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Munich Review: The Landmark of Morally Gray Grounds 

posted on: Apr 3, 2024

Munich‘s trailer

By: María Teresa Fidalgo-Azize | Arab American Contributing Writer 

Robert: We’re Jews, Avner. Jews don’t do wrong because our enemies do wrong. 

Avner: We can’t afford to be that decent anymore. 

Robert: I don’t know if we were ever that decent. Suffering thousands of years of hatred doesn’t make you decent. But we’re supposed to be righteous. That’s a beautiful thing. That’s Jewish. That’s what I knew that’s what I was taught and I’m losing it. I lose that and that’s everything. That’s my soul. 

Munich, Steven Spielberg

The 2005 film Munich directed by Steven Spielberg is an immodest display of the self-righteous violence engendered by vengeance, yet one unafraid of facing its bloodbath reflection: a disturbed consciousness. Based on the events of September 5th, 1972’s massacre at the Munich Olympics, where 11 members of the Israel Olympic team were killed by the Palestinian terrorist group Black SeptemberMunich dramatizes Israel’s retaliatory Operation Wrath of God. This operation, authorized by Prime Minister Golda Meir, consisted of employing covert assassination squads to murder those responsible of planning the Munich attack. Spielberg’s script, based on George Jonas’ Vengeance, inquires how the film’s protagonist, Avner Kaufman’s involvement in Operation Wrath of God as pledge of patriotic duty blurs the lines on the righteousness of vengeance, the limitations of morality and if fulfilled resentment ever leaves anything to be gained. Amidst an ongoing war in Gaza where the massacring of children is rationalized under the lenses of national protection, after almost two decades Munich grants space for exploring morality’s in-betweenness and how even our enemies carry a face, a story, and a truth of their own.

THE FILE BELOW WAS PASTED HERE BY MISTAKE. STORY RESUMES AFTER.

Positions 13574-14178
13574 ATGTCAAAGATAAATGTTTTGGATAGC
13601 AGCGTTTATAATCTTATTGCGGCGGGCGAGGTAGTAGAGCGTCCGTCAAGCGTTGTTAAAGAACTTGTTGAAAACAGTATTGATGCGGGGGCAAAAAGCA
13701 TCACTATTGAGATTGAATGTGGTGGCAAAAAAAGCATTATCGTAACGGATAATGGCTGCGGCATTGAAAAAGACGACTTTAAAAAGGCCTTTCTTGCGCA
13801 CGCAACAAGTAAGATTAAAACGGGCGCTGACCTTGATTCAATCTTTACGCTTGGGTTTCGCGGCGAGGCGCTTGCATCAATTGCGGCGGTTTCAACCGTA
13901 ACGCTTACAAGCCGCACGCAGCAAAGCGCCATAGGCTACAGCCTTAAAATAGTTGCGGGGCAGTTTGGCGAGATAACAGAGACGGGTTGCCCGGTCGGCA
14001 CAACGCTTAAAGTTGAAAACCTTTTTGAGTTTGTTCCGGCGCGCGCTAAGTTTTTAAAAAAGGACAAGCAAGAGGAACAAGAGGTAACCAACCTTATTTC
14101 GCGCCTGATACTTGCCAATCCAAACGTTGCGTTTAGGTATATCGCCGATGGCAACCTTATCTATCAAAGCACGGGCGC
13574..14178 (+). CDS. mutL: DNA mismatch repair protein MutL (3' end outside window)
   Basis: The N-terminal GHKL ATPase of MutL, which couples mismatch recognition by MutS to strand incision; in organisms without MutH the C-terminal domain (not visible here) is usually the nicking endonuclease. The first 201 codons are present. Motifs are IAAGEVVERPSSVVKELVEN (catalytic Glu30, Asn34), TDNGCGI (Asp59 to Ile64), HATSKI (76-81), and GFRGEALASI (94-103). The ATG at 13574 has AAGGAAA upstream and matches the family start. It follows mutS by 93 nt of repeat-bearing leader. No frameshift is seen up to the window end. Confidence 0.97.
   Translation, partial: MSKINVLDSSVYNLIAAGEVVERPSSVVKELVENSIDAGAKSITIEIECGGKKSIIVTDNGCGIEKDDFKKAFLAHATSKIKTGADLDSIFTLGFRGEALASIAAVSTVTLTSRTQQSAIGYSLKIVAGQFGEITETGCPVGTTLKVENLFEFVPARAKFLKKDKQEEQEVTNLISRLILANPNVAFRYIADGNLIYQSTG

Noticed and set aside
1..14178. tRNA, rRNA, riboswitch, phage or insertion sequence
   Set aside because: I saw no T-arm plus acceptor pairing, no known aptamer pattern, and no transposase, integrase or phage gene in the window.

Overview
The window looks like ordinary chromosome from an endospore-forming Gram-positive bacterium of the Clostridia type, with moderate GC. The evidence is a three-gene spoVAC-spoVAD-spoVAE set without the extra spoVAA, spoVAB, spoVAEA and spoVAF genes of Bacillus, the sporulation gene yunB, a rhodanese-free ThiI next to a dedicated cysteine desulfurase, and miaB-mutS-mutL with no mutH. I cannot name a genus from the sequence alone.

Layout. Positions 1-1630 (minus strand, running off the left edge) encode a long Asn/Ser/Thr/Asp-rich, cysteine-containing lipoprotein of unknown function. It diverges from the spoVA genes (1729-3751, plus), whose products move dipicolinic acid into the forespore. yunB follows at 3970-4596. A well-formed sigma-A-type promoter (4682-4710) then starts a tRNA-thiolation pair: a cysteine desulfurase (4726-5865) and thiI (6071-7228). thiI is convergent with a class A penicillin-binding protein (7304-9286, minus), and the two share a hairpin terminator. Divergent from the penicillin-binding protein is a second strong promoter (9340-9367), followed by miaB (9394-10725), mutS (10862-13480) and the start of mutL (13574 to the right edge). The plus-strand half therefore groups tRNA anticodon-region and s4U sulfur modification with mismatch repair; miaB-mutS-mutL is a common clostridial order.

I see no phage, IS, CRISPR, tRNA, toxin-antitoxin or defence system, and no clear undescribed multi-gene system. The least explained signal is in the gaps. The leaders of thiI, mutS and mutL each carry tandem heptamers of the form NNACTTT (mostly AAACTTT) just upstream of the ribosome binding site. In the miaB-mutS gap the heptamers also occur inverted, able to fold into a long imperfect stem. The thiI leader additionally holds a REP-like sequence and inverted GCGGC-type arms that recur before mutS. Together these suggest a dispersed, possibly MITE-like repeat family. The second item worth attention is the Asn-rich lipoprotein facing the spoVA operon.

Munich 1972 Attacks 

The 1972 Munich (West Germany) Olympics were designed as Die Heiteren Spiele (“The Cheerful Games”) part of an international campaign to rehabilitate Germany’s image from its Nazi past. The Olympics were previously hosted in Germany in 1936 in Berlin and were characterized by being an international platform for racist, xenophobic, and antisemitic propaganda. In direct contrast to this, Munich organizers focused on presenting a welcoming multi-cultural image of Munich, one de-militarized and non-confrontational to foreigners.